SQL SERVER – Renaming Index – Index Naming Conventions

If you are regular reader of this blog, you must be aware of that there are two kinds of blog posts 1) I share what I learn recently 2) I share what I learn and request your participation. Today’s blog post is where I need your opinion to make this blog post a good reference for future.

Background Story

Recently I came across system where users have changed the name of the few of the table to match their new standard naming convention. The name of the table should be self explanatory and they should have explain their purpose without either opening it or reading documentations. Well, not every time this is possible but again this should be the goal of any database modeler. Well, I no way encourage the name of the tables to be too long like ‘ContainsDetailsofNewInvoices’. May be the name of the table should be ‘Invoices’ and table should contain a column with New/Processed bit filed to indicate if the invoice is processed or not (if necessary). Coming back to original story, the database had several tables of which the name were changed.

Story Continues…

To continue the story let me take simple example. There was a table with the name  ‘ReceivedInvoices’, it was changed to new name as ‘TblInvoices’. As per their new naming standard they had to prefix every talbe with the words ‘Tbl’ and prefix every view with the letters ‘Vw’. Personally I do not see any need of the prefix but again, that issue is not here to discuss.  Now after changing the name of the table they faced very interesting situation. They had few indexes on the table which had name of the table. Let us take an example.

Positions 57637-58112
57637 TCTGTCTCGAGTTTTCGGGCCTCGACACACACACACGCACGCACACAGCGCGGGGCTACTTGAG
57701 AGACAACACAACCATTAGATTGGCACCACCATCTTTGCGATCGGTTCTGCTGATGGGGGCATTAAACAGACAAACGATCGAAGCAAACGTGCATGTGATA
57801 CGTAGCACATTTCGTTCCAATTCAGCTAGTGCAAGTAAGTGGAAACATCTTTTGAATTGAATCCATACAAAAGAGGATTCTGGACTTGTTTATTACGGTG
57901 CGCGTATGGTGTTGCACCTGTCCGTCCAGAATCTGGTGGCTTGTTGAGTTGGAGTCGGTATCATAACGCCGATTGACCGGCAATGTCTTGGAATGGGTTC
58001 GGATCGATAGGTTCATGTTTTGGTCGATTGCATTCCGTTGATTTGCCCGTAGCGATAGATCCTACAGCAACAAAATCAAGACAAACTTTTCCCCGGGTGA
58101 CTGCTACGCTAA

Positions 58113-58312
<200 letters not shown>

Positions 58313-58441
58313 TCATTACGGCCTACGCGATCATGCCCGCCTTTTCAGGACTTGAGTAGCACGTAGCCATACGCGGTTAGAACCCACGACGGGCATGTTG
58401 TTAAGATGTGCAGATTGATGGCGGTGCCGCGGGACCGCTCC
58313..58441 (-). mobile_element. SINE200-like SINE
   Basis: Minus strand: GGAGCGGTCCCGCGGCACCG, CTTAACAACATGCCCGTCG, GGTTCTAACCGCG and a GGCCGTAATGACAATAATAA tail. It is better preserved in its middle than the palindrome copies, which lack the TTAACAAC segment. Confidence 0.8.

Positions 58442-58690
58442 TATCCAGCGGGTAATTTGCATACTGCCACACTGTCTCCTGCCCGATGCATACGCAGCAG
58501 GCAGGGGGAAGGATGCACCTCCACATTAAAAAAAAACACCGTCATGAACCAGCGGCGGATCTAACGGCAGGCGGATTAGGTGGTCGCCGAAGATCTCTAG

Old Name of Table: ReceivedInvoice
Old Name of Index: Index_ReceivedInvoice1

Here is the new names

New Name of Table: TblInvoices
New Name of Index: ???

Well, their dilemma was what should be the new naming convention of the Indexes. Here is a quick proposal of the Index naming convention. Do let me know your opinion.

If Index is Primary Clustered Index: PK_TableName
If Index is  Non-clustered Index: IX_TableName_ColumnName1_ColumnName2…
If Index is Unique Non-clustered Index: UX_TableName_ColumnName1_ColumnName2…
If Index is Columnstore Non-clustered Index: CL_TableName

Here ColumnName is the column on which index is created. As there can be only one Primary Key Index and Columnstore Index per table, they do not require ColumnName in the name of the index. The purpose of this new naming convention is to increase readability. When any user come across this index, without opening their properties or definition, user can will know the details of the index.